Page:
The vast majority of us will never inherit large amounts of wealth or have a job that pays us hundreds of thousands let alone millions. Those things tend to be a result of pre existing wealth, IE rich family.
I concur that most of us do not inherit wealth. I also concur that generally speaking wealth is not created by your FT job. Most wealth is created by peripheral activities - real estate (ha - lately this isn't true but historically it is), inventions, capitalizing on creative ideas etc. Significant wealth creation occurs in jumps more often that gradually and consistently over time.

Statistically moving from making ok to even decent money up towards the hundreds of thousands is not likely to happen. Upwards mobility in the US is mostly a myth. The average person will stay within a relative range based on our parents income. To move far outside of it requires a massive amount of work with a high possibility of no return, which is why most statistics for happiness peg people in a middle income to be the happiest overall (families making 60-70k, not individuals). The thing is we will always say we want more money, and that more money would make us happier because it is true. The reality is actually obtaining that money for most people impacts our overall happiness and quality of life.
Statistics can be excellent indicators while simultaneously contributing to questionable extrapolations. Yes, most people do not elevate to levels of substantial wealth. I am not sure that most stay in their parents "range." Similar to defining substantial wealth, range would need to be defined. Most people are born into the middle class and remain in the middle class. That's a abroad classification that could easily be segmented. The difference is substantial between the lower and upper in that broad range. I would state that if someone were born in the lower end and moved to the upper end that it would constitute a substantial change in wealth status from their parents. This part of the discussion is likely the most subjective to definitions. If you are referring to the broader range as your barometer of wealth then I would concur. That stated, I do not believe we are limited financially as a direct result of of our parents income. There are indirect contributors such as the professions you may admire by growing up in a blue collar home and viewing your parents as role models, their limits to financially fund a better education, and obviously a lot is predicated on there habits and children mimicking those habits. A major factor here is mimicking poor financial and motivation habits which directly affect wealth. So while there may appear to be a correlation between our financial status and our parents I would strongly suggest that it is simply an indicator and the correlation really exists in the aforementioned variables that result in the income parallels.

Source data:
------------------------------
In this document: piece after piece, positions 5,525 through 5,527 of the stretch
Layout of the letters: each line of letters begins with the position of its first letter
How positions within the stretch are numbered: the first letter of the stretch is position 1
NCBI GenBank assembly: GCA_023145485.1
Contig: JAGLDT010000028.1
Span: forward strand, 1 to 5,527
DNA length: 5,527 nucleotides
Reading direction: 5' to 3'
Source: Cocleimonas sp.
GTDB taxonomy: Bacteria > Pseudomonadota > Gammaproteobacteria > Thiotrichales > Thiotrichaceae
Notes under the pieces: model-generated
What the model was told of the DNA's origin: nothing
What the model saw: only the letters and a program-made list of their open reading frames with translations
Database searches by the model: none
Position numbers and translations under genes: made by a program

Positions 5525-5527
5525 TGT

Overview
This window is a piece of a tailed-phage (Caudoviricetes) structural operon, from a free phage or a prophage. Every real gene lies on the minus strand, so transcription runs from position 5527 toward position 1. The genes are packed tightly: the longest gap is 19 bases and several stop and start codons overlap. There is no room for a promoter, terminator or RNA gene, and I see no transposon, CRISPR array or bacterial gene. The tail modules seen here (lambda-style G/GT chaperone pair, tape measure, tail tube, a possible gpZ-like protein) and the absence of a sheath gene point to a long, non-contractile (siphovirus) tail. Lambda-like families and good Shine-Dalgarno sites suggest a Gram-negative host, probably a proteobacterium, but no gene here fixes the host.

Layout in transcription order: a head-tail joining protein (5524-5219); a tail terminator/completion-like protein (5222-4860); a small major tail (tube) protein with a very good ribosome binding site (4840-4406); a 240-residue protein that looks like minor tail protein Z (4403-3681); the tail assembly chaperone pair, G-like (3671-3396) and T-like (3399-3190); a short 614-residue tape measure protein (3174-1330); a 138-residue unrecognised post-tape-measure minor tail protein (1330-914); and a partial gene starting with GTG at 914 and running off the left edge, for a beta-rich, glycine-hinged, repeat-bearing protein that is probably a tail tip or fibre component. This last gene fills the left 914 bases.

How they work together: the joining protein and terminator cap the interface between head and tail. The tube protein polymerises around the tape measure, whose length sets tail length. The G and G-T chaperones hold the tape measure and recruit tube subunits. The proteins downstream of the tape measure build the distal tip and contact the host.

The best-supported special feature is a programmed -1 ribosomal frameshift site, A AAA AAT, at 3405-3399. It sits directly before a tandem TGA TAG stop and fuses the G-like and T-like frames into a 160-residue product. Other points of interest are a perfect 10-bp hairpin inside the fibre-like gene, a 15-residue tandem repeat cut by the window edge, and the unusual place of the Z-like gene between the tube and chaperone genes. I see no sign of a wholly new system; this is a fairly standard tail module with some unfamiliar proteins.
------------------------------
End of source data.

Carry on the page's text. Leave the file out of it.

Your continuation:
I also concur that acquiring wealth requires a lot of work and dedication. We're also in concurrence that it may not pay off. I strongly disagree that upwards mobility is a myth in the US. The vast majority of people do not climb financially. So why would I disagree? The real statistic to analyze is how many people reach the definition of substantial wealth. Note that I used the word reach, this specifically excludes those who acquire it through inheritance, or as Buffett puts it "hitting the genetics lottery." Also we would need to be relative in analyzing this meaning that we would need to compare it to other countries. How else could we make the statement that it is a myth? There has to be some relative measurement established. To that point there is universal concurrence that the US is by far the leader in creating wealth and realizing true upward mobility in the financial sense. By far. To simply look at the very small percentage of people who actually achieve this and then conclude that it's a myth is highly erroneous.